Sterling Standard from Sterling, Illinois on March 4, 1897 · Page 11
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Sterling Standard from Sterling, Illinois · Page 11

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Sterling, Illinois
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Thursday, March 4, 1897
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Page 11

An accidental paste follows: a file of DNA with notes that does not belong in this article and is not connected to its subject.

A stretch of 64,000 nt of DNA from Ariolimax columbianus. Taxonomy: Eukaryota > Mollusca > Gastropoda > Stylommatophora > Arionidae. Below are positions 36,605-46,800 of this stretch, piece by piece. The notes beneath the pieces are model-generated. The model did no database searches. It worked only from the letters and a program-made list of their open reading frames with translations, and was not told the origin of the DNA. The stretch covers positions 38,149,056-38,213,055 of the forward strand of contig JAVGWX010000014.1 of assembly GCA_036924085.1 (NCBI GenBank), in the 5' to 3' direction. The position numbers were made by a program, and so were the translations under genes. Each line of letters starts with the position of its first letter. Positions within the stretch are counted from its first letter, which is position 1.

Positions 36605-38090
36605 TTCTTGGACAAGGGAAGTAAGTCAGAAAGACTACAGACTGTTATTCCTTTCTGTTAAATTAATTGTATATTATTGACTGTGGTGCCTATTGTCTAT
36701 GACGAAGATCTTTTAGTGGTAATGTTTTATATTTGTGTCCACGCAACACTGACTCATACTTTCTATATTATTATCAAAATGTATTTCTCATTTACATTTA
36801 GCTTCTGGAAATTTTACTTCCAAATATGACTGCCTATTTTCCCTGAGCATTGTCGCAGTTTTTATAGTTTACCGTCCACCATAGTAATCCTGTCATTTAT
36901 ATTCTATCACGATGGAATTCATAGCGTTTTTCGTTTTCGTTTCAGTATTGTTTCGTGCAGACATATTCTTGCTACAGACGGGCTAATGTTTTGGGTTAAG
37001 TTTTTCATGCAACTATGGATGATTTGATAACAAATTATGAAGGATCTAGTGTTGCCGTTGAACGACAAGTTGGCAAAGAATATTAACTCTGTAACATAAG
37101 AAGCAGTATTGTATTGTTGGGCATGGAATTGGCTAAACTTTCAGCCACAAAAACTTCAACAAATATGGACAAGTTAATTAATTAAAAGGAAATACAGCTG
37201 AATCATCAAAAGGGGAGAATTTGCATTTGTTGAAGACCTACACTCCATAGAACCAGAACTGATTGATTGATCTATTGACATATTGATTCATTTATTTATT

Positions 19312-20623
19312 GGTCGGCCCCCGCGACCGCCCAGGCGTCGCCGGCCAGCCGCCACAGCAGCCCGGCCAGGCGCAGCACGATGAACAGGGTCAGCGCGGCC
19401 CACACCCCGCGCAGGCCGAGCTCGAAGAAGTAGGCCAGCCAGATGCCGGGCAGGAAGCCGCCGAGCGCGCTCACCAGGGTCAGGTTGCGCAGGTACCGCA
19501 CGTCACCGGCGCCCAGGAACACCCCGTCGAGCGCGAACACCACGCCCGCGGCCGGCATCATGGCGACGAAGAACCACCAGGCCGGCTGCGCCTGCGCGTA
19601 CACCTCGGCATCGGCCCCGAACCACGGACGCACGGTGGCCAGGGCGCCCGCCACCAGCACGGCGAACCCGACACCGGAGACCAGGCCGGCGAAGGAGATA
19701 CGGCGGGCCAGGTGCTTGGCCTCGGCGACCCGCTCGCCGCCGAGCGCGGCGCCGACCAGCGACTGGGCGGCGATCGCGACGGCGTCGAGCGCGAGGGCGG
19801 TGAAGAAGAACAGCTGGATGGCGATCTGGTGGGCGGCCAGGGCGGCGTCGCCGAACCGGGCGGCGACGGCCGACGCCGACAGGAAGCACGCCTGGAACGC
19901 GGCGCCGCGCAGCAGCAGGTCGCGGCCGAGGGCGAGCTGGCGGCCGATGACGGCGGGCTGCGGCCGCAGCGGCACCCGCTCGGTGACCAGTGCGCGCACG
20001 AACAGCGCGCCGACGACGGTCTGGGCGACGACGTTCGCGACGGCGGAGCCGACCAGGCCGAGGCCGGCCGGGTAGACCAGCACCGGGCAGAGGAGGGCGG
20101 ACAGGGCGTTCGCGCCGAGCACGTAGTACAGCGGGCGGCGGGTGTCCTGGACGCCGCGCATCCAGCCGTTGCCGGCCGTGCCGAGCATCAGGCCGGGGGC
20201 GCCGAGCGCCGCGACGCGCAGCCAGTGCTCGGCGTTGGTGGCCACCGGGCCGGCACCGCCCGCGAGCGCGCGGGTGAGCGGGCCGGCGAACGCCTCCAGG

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", f •* A>'\i t'tt- Jfanraftr — rf HM» Can* Orteihsr — Bwaday. B, HSBdrtefes, tn aged and n of the First ward, Friday moralng at 6 o'clock at his e, S04 EJghtsenth avenue. Mr, Hendrlcka was stricken with parftlysls several months ego and for a time waa la a cjrltical conditiotti His aealth Improved, but he never fully re- coteted, Earljr in the present week be was again stricken with paralysis, and his death this morning waa undoubtedly due to a third stroke. Mr. Hendrickfl had been in feeble health for some time and had been retired from active buslnes several years. Samuel B. Hendricka was bora Mar, S7,1818, at Hatfield, Pa, His early life was spent near that place. On April 1?, 1843, be and Mies Susanna Hallman were married infHatflefa. Mr. and Mrs. Hendricka moved to this locality about 1856. Mr. Hendrlcks purchased land In Jordan township and for many years was a Buccessful farmer. During • his early residence in this country cane was ajaluable crop to the farmers. Mr. Hendricka was the Inventor of a -cane crusher which was at that time the beat in use in this locality. Of lateyeara Mr. Hendricka has not been in business. During the past few years he has peddled horse radish about the city. He waa widely known and respected in the community. He was a man of Sterling worth and of in- duBtrlouslabits; a man richly endowed with the vlrturea so noticeable in the lives of the pioneers of this locality. -He wae a mod^BaL^an.pf_unassumlng_ 'habits, possessed of a wide circle of friends., =„'.',....-r-'.';..•-: :./.. ....^ • •• , df his family Qve children, two . daughters, Miss E. H. Hendricks and Mrs. I. M. Mangan, of this city, and three sons, Rev. T. H. Hendricks, of Creeco, la.; A. Hendricks, of Rock Falls, and Milton Hendricks survive ; him.' ' : The 'funeral will be held Sunday. The exact hour has not yet been decided* upon. , 'CUPID* HAS/A BUSY DAY. Number of Wedding* Celebrated in the , Vicinity o* Sterling. A qniet wedding , took, place last "Wednesday at home of theJbride'B par- •'ents, Seventh avenue and Fifth street. It was that of Suilivan (S. Crom, of Coleta, and Miss Veretta Deets, of this city,' The, ceremony was performed by 'the Rev. J. A. Matlack at 7:30 o'clock, in the presence of the families- of the contracting parties. The couple left at once for Coleta and will begin housekeeping on the farm near that place , owned by the groom. Themany friends of the happy couple tender heartiest congratulations. Frank Horlacber and Nellie Conaway both of Coleta, were married at Mbrri 1 son; Wednesday. They; were tehder ed a reception Friday, night at the home of H. T. Meakins, Coleta. The couple will live on Mr. Horlacher'a farm; two miles eaatof Coleta, going to housekeeping at once.j _ j^ '._ William Stern and Miss Mary Mien- erf were married Wednesday at bride's borne, south of Coleta. The couple ia -well known and well liked. -• David Gite and Misa Carrie Cheeseman were united in the holy bonds of matrimonylWednesda'y at the bride's home, four miles north of Coleta, The couple is popular in that vicinity and has the best wishes of all. Henry Wagner and Mies Lizzie gtrauca ware married 'Wednesday three miles pouthwest of Coleta. They start out with bright prospects and a happy married life is predicted for them by their many friends. • Tribtrj coatftlo«th» foluiBflffj flp^fin! dl^fsfr frota Fulton: "Whils It now rests with the Supreme Coort whether the Hesd Oftc«a of the Modeta Woodmen o Amertcs shall be removed from thl to Rook laiaftd, the ill feeling by the sttewpt of eitizsm of the latter city to ffiaka B midnigh removsl of the office and the repnlsi by the Folton Fire Department and citizens ia not dying out, The Fulton Ites hope for a favorable decision b the Supreme Court, and. if that fail* will unite, in an effort to induce the Head Camp, which meeta at Dubuqn in June, to continue the offices in Ful ton, where they have been ever since the establishment of the order In 1883 "The Head Office is the biggest thing in town. Over forty clerka are employ ed there, and the monthly salary lis amounts to about 82,000. The businesi ol; the order greatly Increases that of the express and' railroad companies, the hotels, and4he stores, ahcl it hat raisfd.the Fulton post-office to r Becond class in the service. TVroodmen In Fnlton. "There are more than 200 Woodmen in Fulton, and it Is not only as Wood men, but as business men and citizens that they seek the retention of the Head Offices. Time was when the Ful ton members were active in the man agement of the Head Offices, but that time has passed. They are out, anc now *they are leaders in scoring tbjd management of affairs, and reports of all kinds are hawked about the town alleging in a general way extravagance in the conduct of the order's affaire "They blame Lieut.-Gov. ;Korthcott Head Consul, in a general way for the efforts to remove .the offices, but when pinned down for a statement of partlc Frank Steinnagea, of Coleta, and Miss Martha Foster, of Rock falls, ware married at Morrison Wednesday, The STANDABDwiehes alljof the couples loag'and happy life, filled with good and ueeful deeds. - ABRAM J. OfeLP' DEAD. Aw»jr ^Thursday Hlgnt; ttt UU , HOOK* In Jordan. Abram J. Delp, died at bia borne ia Jordan, Thursday night Bt 8 o'clock. The funeral will be held at the Lutheran church of this qlty at 11 o'clock.Son-' day mpmlug, tjUe fiev, E. Brown offl- eliiting, The cortege will leave the home of the deoeaaed at 10 o'clock. The iatemeat will t&ke place in the Heanonite semefery. Mr. Delp was taken ill of pleurisy last Sunday and the malady Boon developed into ty* y hold ' pneumonia. His death was , «ud a great &boek to $» eom- which he liyed. The de, wau fovty ye&r« of Age «nd . he ittwifw tiud tbise. children to More p»j?ti«uler« same in the case of Adjt.-Gen. J..N Reece, who, aa' one of the directors was m the invading party from Rock Island, The leaders of the contingent in op position to the Head, Office are, how ever, gathering up a}l they hear, and if they succeed in getting anything that will reflect on [the /management, they declare they will bring proceedings of impeachment and also action in court.' Charges aud Counter Charge*. ' Charges and counter charges are 'being made. The article goes on to say that W. A. Slartzeman,a former clerk in the Head. Office, who was let out by C. W. Hawes, makes an affidavit that orders for seals, etc., for the Royal Neighbors were billed to and paid for out of the funds of the Modern Wood men. ; He says, also, that a Royal Neighbor clerk.^Jis kept on^the M._W. A. pay roil until Irtecently and that fraud existed in the printing establish dent. " "•'_... ' -, ..'..'•" . '., It is also charged by others that there Has beenJiQLeffoiJLtojioJlect^he^mi ing 340,000; that the recent careless handling' of the records waa malfeasance, etc. , ' Head Clerk Hawes denies all charges and offers his books for inspection. He says the $40,000 matter is now in lit! gation; that no .'Woodmen money has ever been paid to the Royal Neighbors and that the printing and express af fairs will, be .found straight. Mr. Hawes claims to have been ostracised in Fulton society. He and his clerks are Vturned down'' upon every occa aion. : He claims that the Woodmen offices have made the Fulton postoffice a second class office, and now that their patronage has been taken away.it will be relagated to third class. A general boycot Is on.aays he, and it is likely that the ax, the Woodmen emblem, will be brought into active play before the question of location is settled. MONEY ISN'T NEEDED A Bright Writer fllve* Away Secrets of fUe Trade ot Country KUltor*. An Ohio contemporary remarked re? cently that it took 'money to run a newspaper, and the editor of the Saguache i (Col.) Herald replies sa follows: "It doesn't take money to run a newspaper; it can be run. without money. It is a charitable institution, a begginj? concern, « highway robber, B. 'Godfrey. The newapaper is the child of the air, a creature of a dream. It can go on and on and on, when any other concern would be in the hands of a receiver and .wound up with cobwebs In the window. It takes gall to run e> newspaper, It takes a gcinttUatlo'n, acrobatic Imagination, and a half dozen white shirts, and a railroad pass to run a newspaper. But money— Heay. ena to Betsy and six hands round, who ever needed money in conducting a newspaper! . ..;••: "Kind words are the medium of exchange that do. the business for the editor— kind words and church social tickets. When you see an editor with money, watch biro. He'll be paying aiilti and disgracing his profession. Never give money to an editor, Make him trade it out. jHe likea to swap, "Then when yo« die, after having stood around for years and sneered at ihe editor and his little jim crow papen je aur^ »nd have ypnr wif« fiend in for ;are« extra copte* by owe of your we«p» lug chjldrea, sho reads }« 8 ri.rmptinjir it. i\nd wh<? csn h tlmnk thfl printers and then they thsnk their groce-rs. Take four jo work to the job office and tben com and ask for half rates for church no tlcee. "The Lord loves the cheerful giver He'll take care of all the editors, poa' worry about the editor. He has a charter from the State to act as * door mat for the community. He'll get the paper out somehow, and ttaod up for you when you run for office, and lie about yout daughter's wedding, and blow about your sons when they ge a 94 par week job, and weep over your shriveled soul when it is released from ybur grasping body, and smile at yon giddy wife's second marriage. He'll get along. The Lord alone know how— but the editor will get there eomehow.". NEWS FROM THE Y. M. C. A Items of Intercut Contributed eral Secretary. Quiet investigation and preparation is going on by some of the member for an event that will be of interest to the cyclists of this community, "Members Night," the second of th season, will occur on the evening o March 10. Each member will be prlvi leded to invite his lady friend for thi occasion, which promises to be some thing of unusual merit. 'The Recep tion Committee are planning to eclipse all former events of a social nature It is expected that considerable new life will be put into the gymnasium classes at the close of the several revl val services now going on. Many new faces will be seen in the classes at an early date. --The regular monthlyTEi3Btinjn>f=the Lndles'-Central' Committee'" wiir~oc"c"ui Tuesday afternoon, March 2, at 3 p. m in thw association rooms. The total membership of the Young Men's Christian Associations in the United States and Canada is 263,000. . n The closing lesson in the study of the gospel of St. John occurs tomorrow af ternoon. The study of the gospels during the past four months has been a helful preparation for a study of the "Life of Christ", which will follow this present course, in a series of twelve lessons, closing the class study on Ma] 30..1897. _• .'.. The fifth "Ladies Night" of the sea eon will take place on Wednesday March 31, 1897. We are pleased to announce to the men of the city another men's meet ing, with;EvangelistJE._L._Harvey-iaB speaker. John Hubbard, the cornet 1st, will also be present to play several aelections. A "Camera Club" is being talked of as one of the" coming-featuresfpf association work during^ the and summer months. It will be made ah especially.attractive feature of the association "work and all interested should watch the date for announce ment of first meeting. •-.-." A member of the Bible class had oc caslon to remark a few days since, that he had never given any thought to the Bible as a whole and that the lecture giyen to the class last Sunday proved a revelation to him, though he had Been a Btudent_for.. years_That-these.ltc= tures,which have been threein number, have proved of invaluable, help is evi dedced bv the devotedness 'shown on the part of the members of the Bible class to its sessions and increasing love for the Holy Writ. . ; /THREE WERE INITIATED, Sterling's Log- Boiler* ilave a Gala Time ' Wednesday Night. The M. .W. A, enjoyed a gala time at their meeting Wednesday evening. Three candidates, J. R. Johnson, Martin Borst and R. L. Mangan, were initiated into the mysteries of the order with all the ceremonies of the ritual. A large number of the members were present and the work of the Floor Team is highly commended. Refreshments were served and good music, both instrumental and vocal was enjoyed. The occasion was more than ordinarily enjoyable. ' -The Daughters of the American Revolution have been holding their sixth;annual congress In Washington aat week, A large number of delegates attended* One of the principal topics discussed jws the aetting aside of a site n Washington by the Govetnment for a memorial or continental hall, a proposition originating w|tli Mrs. Caroline Scott Harrison, late wife of ex-President Harrison, jtu hoped Congress will grant this request and that a beau. ifoi structure be —Owing to the extremely cold weatfa- ir there was not BO large a crowd present at the dao^e given by the Spring Creek Band at Coleta Friday evening , was expected'. Notwithstanding fl fact, however, those present lj.ad a most enjoyable time, The nausio was aralshed by the Spring Creek orehee- ra, and tee prompting by Qr4n Miller and Wtite Pom, both of whom ODO _t*W«S OElEBRATfi. Ifi A FI7TINO MANNFR, the In Itoooe ?!sll fit C'rowrt—Fins Me* WltH Plessant Tarty. The Odd Fellows of this city cele brated their first anniversary of the dedfcation of their elegant new home Friday evening The occasion waa one which will be long remembered by those who were present} it was oheol unalloyed enjoynrent from the beginning till the end—a happy combina tion of music, wit and eloquence. The committee which had charge of the affair waa an excellent one and its members saw that nothing waa left undone which could add to the pleas ure of the occasion. A fine program was arranged, which, with one excep tlon, waa carried out to the letter. The crowd was very large, the ut most capacity of the large lodge room being_taxed t _Each_g_ueat was given a handsomef b"alIge~iTpdir~ehtei bore the legend, "February 20, 1897 First Anniversary, I. 0. O. F.,Sterling Illinois." The badges were lu .vari- gated colors and will be splendid souv enira of the celebration. : The assembly was called to order by P. T. Van Horn, the Chairman of the Committee on Arrangements, who after making a short speech by way ol introduction, announced the first num her, an overture, by Prestin's orchea tra. The selection waa well played and was given, a vigorous round of ap plauue. This was followed by "Come, Lov.e Come" by the Sterling High Schoo Quartette. The selection was a little too heavy for the boys, but they ren dered it well, considering all of the cir J?unjat|g.ceB. At the conclusion of the flbngTffie and they responded with the wel known song "Ben Bolt." In this thty were at their best and they acquittec themselves with entire credit. Charles O'Counor, of the Fulton Register, formerly of this city, recited Poe'a "Raven." Mr. Conner is a dra matlc speaker of more than the usual ability and he held the closest attention of the audience with the rendition of his difficult selection. His manner is refined and bis conception good. The musical novelty of the evening was the saxapbone solo by Andre Huber.« The instrument is comparatively new to this city and it was greatly enjoyed. Mr. Huber's selection was "Al exandras," by Levy. He proved himself a virtuoso on the instrument. His execution is smooth and his tones clear and musical, ~The~RevrErBrownrpa8tor-of the English Lutheran church, gave a fine talk on "The Good of the Order." The gentleman spoke of the social interests which are common to humanity and of = =—:—___. i^^--^^^-^--^^^.iJMeJBj^^ boyB--were-beartny"-"Yhcor^JjIerrWjir6ver, T Charlea Windom, A. " KlKnappV occasions of this kind. He spoke of the good.society to be^found in the or dor and of the excellent means it is to bring men mpre in 'touch "with each other. The lodge of Odd Fellows represents love, truth and friendship. The first is the fuQlllng of the law; we come together from the principles of love. We all drink and are satisfied and without it the order would lose its binding and motive power. The speak er emphasized the benevolent spirit of Inn. Odd-Fellows—The hand that lends assistance does so in practical ways and is accomplishing much, Mr. Brown's words were eloquent, making his address deeply interesting and beneficial.. • ; .*-,'•• Miss Ella'Richards sang a beautiful soto, "Waiting." Miss Richards was never in, better for no; her tones were clear and sweet and the difficult selection was rendered with rare artistic skill. She was vigorously encored, her response being sung in a foreign tongue. .. • ', , Misa Stella BirdsaU followed this nutubt-r with a humorous reading, "Intensely Utter." The reader has a fine Ideu of tlie redlculous and her number was rendered^eo cleverly that it kept ier audience in continual laughter. She waa heartily encored and responded with a clever story of 'how a practical joke was played upon two lovers, Master Harry Schmoeger, Sterling's joy soprano, sang "I Cannot Help Coving Thee," His clear voice pleased the large audience go well that they demanded another selection. He grace* fully responded to the encore. Tha address by the Rev. Case Davis, pastor of the First Methodist church, was a very enjoyable feature of tbeex- erclses. It was witty throughout and was filled w|th a great deal of sound He sjdd be had been talking all week and that he waa getting used to t; that he, was glad that he was down 'or just a f 'plain talk," for then he could Bay what he pleased. He spoke of the many.burdena and trials which neople have to bear, and of the good of sn order like the Odd Fellows is as a help to those in trouble. People have need pf an organization to make true riendehipa; Jhere ia .npthUig better ban a strong fraternitjv. Social gatb- rlngs like this ipake us catch all of ,ba tttauhine in life by eaioyJaf the heart to heart sociability, TJje, & " deUeiousJjr intwepefeed with whiob gave it & S-f5 I rjj-. fto* Rn<i rp e pond'-d Fellows, s«ng to the tans of the Osken Bockefc." Mr. HalFs obligate work was excellent, be Ing in perfec syropathy with the voles of the siager Charles KannalJy gave one of hit clever chalk entertainments. He drew with surprising rapidity a number of excellent charcoal ftketchea, fefcch 01 which received a good "hand." Char He's drawing Is full of life, strong and vigorous, and Intelligent The program ended with a clarin* solo by John Pestin, Adagio, by Banr It waa finely rendered, though difficult and was heartily en joyed. Mr, Prestin's execution IB easy and hia Interprets tion of the theme artistic. Miss Leah Sprlnkel acted as accom panist thoroughout the evening. ^Hei woik was artistic and waa fully appreciated. A few closing words, thanking those who appeared on the program, were said byJMr. !\ r anJlorn. and tbe_ : audl enco was Tiismi3fledr~Thff"TlFgef por tlon of the young people then adjourned to the dancing room on the floor be low and spent the remainder of the evening until the wee sma' hours 'oi the night, in tripping the light fantas tic to the music Of Preetin*a orchestra At about 12 o'clock light refreshments were served .by Frank Elsele. The crowd at the party.was very'large anc at t^mes the floor was completely filled with the merry dancers. The affair was a success in every way and waa a great credit to members of the Sterling Lodge, I. 0. 0. F. The following is the followlng'la the list oi Committees: Arrangements—P. T. Van Home Frank Meyers, Denis Harden, ROBS Hull. Program—John Alexander, D, L. vliller, Judd Decker, Ben Gurtesen Will Over, P. T. Van Home. .'.; Music—Ross Hull, Denis Harden. Reception., Ushers," Refreshment- Frank Eisele, Romeo Baker, Jacob Hax, Irene Adams. Florence Aument, Margaret Boyer, Etta Burgess. Clara Cassell, Mamie Ersimarij Margaret Uax, Ollle Hendrlcke, May Johnson, LJllie Johnson, Anna Hoover, Emma Loosj Al Booker, Simeon Coe, Bert Birdsall, Sadie Manahan, Ella O'Hare, Amanda Pfundstlne, Bertha Swariley, Clara Swartley, Mabel Treasher, Anna Treasher, Lora Tayl6r, Nellie Taylor, Eva Smith, Carrie Alexander, Emma Snavely.' • ' . •. ABRAM J. DELP. [ Sketch of the Life of the Well Known ilordau Farmer, Now Dead. AbramJ. Delp, the subject of this sketch, who died ing, was born May 31, 1$57, In Doyles town, Bucks county, Penn. He waa the son of Abraham B. and Catherine Delp. During the first twenty years of his life he livecTnear the place of his birth on a farm. In the winter of'1877 he became possessed of the spirit, which invaded the minds of; most young men at that time, to go West and grow up with the country; accordingly he came to this county where he Iris since resided, with the exception of five years In Lee county. He was a strong, energetic young man and had a strong constitution. He was first employed by Mr. Wilkinson, John Mench and afterwards by Theodore Wilson. On Jan. 22, 1885, Mr. Delp and Mias Katy Winders were married at Pine Creek/Ogle county, which resultfd in a happy reunion. Soon after their marriage, Mr. Delp rented the .Ellwood Hughes place, north of Dixon.on which place he resided for five years. He has, since leaving the Hughes farm, been farming the farms of the Michael Delp estate In Jordan township, Mr. Delp was an exact man in his business affairs and, by constant application to his business, has amassed a snug fortune. Last week he was engaged in the forests and in some way contracted a severe cold and last Sunday be waa taken seriously ill witlj pleurisy which afterwards developed nto typhoid-pneumonia. Be was a kind, loving husband and lather, and leaves to mourn his loes Mrs. Delp and three email children, Liila, Hazel and Hutb, aged respective- y nine, five and three, and a large number of relatives here. Mr. Delp was widely .known among, tee farmers aa an, honeet and upright man and they feel that a friend whose >laoe can hardly be filled is gone, The funeral will take place tpmerrow at the Lutheran church in the city at 1 a. in./leaving the house at 10. In- ,erment in the new Mennonlte eeme- ery. He was thirty-nine yearn, eight months and twenty-four days old. —Field day will be held sometime in day at Polo,-under the auspices of the Polo High Sohool.Th^ following events will be contested: BO yd. dash, 100 ^d, dash, 220 yd. dash, ^ mile run, J mile jicyele race, % mile bieyele r^t»,8tind. ing broaTJ jump, rufinlng broad juojp, uniting high jwnp, hop, »tep sad jutap, ISlb, iliGt, throwing jg lb, n#r,' JM»J« vault, b%i* kick, VO yd. tov t ire-sit <vmn *•? m ntut t&fc* np esses *ft« th* di*fifilIUan &f c»«e- now OB, which Is liknly to all dfty fennofhm. It is the &m si Electric L%bt Plant of Faltoo. The Hifb Sefeoo! c*^ *«t row, will nofc fee tried. * o j tpeeisi $«*• tons the Coart wilt not sdjtmra watt! the twenty-eighth of March, ts«aee High School waiter will be t«**ft BOMS day not far distant, before Judge Crabtras in Steriteffta will twelve si] of th* sttfctrtfoir tfasl & would in Morrison; every public Interest being preaerv ed. The earn ws* np before Shaw on a dsmnt to tfe* g}<^«; the Court held that the pleafc were good— sufficient In law, The eomlsg trial will determine whether the proof sustains the pleas. In other word8,th« former matter was on the lawj the coming trial will be on the facts. Judge Crabtree hae disposed of the- following cases since Monday uiorn- Sarah Morris, administratrix of tf & estate of William Morris vs. C, B. & Q, 11. 11. case, Motion for new trial. Mary R. Lockhart vu. Peter F,. Hellerstedt and Hellerstedt Carriage Co. Assumpslt. Suit dismissed at plaintiffs costs, Jacob Sikemma vs. Clark C. . Fuller, Hellerstedt Carriage Co., and T", A. Hardin & Co. Debt. By agreement of gartSes a jury trial Is watted and trial proceeds before the court. Judgment against defendant Hellerstod) Carriage Co. for 930 damages and" costs nd the suit Is dismissed aa to defendants Chark C. Fuller and T. A. Hardia &Co. F, Tauntwein TO. Frank Irvine. Appeal.' Motion for new trial. Suit dismissed _ Assumpsit. and costs paid. C. L. Sheldon vs. Phebe Wopdburn. Appeal. Cause heard by the court and issues for plaintiff. The court assesses damages at 875 and defendant Uccepts, Judgment for plaintiff for $75 dam*, ages and for costs. Defendant accepts and prays an appeal to the Appellate- Court of the tecond district which ts allowed. . • ' ' Plumley vs. Kink. Appeal. Jury trial. Verdict for defendant for $53' damages and.'coats. , ." Frank Mi Hadaway vs. George & Hadaway et al. Partition. Cause heard and appointment of commission- < ers. Motion by defendant to vacate decree and set aside default. _ Chancery OBMI. • < Lev! Olds vs. David W. Ward and Dora B., Ward. Foreclosure. Motion by plain tfff'to diBmisB his bill as'to de- rendant Dora B. Ward; Motion is sustained and defendant is dismissed out of this suit. Susan M. Plant ^t al TB. Partridge"et al, Partition. Decree vacated and set aside and cause dlsmiss- at plaintiff's costs. ., THE CENTRAL EXAMINATIONS. Report, of the Good Work Done In Hop klun und Sterling. Central examinations were held in every township Friday afternoon. The questions were propounded by .Superintendent Johnston and were corrected by the teachers of Vach township. ' The Sterling examination -war-held:— at the West Science Ridge School. Six schools were represented, the Riverdale, Brick, Union, West Science RJdge r East Science Ridge -and Woodlawn. Out of a class of sixteen, twelve paseedj. with good marks. Tha honors were carried off by Grace Rutt,of the Woodlawn school, she receiving the maifc of' 89. Nora Pechtl, of Riverdale, cam«. in second and MoilJe Wentzell etoo4< third. The teachers who formed the* Examination Board were Misses Jfet- * tie Smith, Marian' Adams, Mis^ Leatherman, Margaret Hax,. Mabel Treasher and Mr. S. Wetzell. The questions were difficult and the pupils . are to be congratulated upon their auo- ' cess. In the evening a short program waa given, which was greatly enjoyed. In Hopkins there was a data of « ' fifteen, eleven of whom passed the-re- l ' quired percentage. They were aa loi- > lows: Bert Coe, Wl; Mary O'Brka/ . 89.4; Maggie Berry, 87.7; Lloyd Hall, 88.3; Herbert Barrt-tt, 81 1; Florence Kauffman f 77.7;Merrill Barrett, T6;Joba Wilkinson, 76; Isa Sowles, J5; Erce^ti , Grimes, 75; Nellie Qverley. 76.' MRS. 'M'CLOY:S_AT Xait of the Fib-nary Beceptloua Givca AfUimooa uud The last of .Mrs, .W. S, February "At Homes" was givea W*4- neaday afternoon ia4 eveaipy. was ftasiatfid in receiving G. G; Kj»f«jr, G, M Bobln- ion.J. P. Lawrle and Penaiagtoiou The gueste with dainty re&sshmeat* la oom, those who assisted to Mrs. Joaa Hyde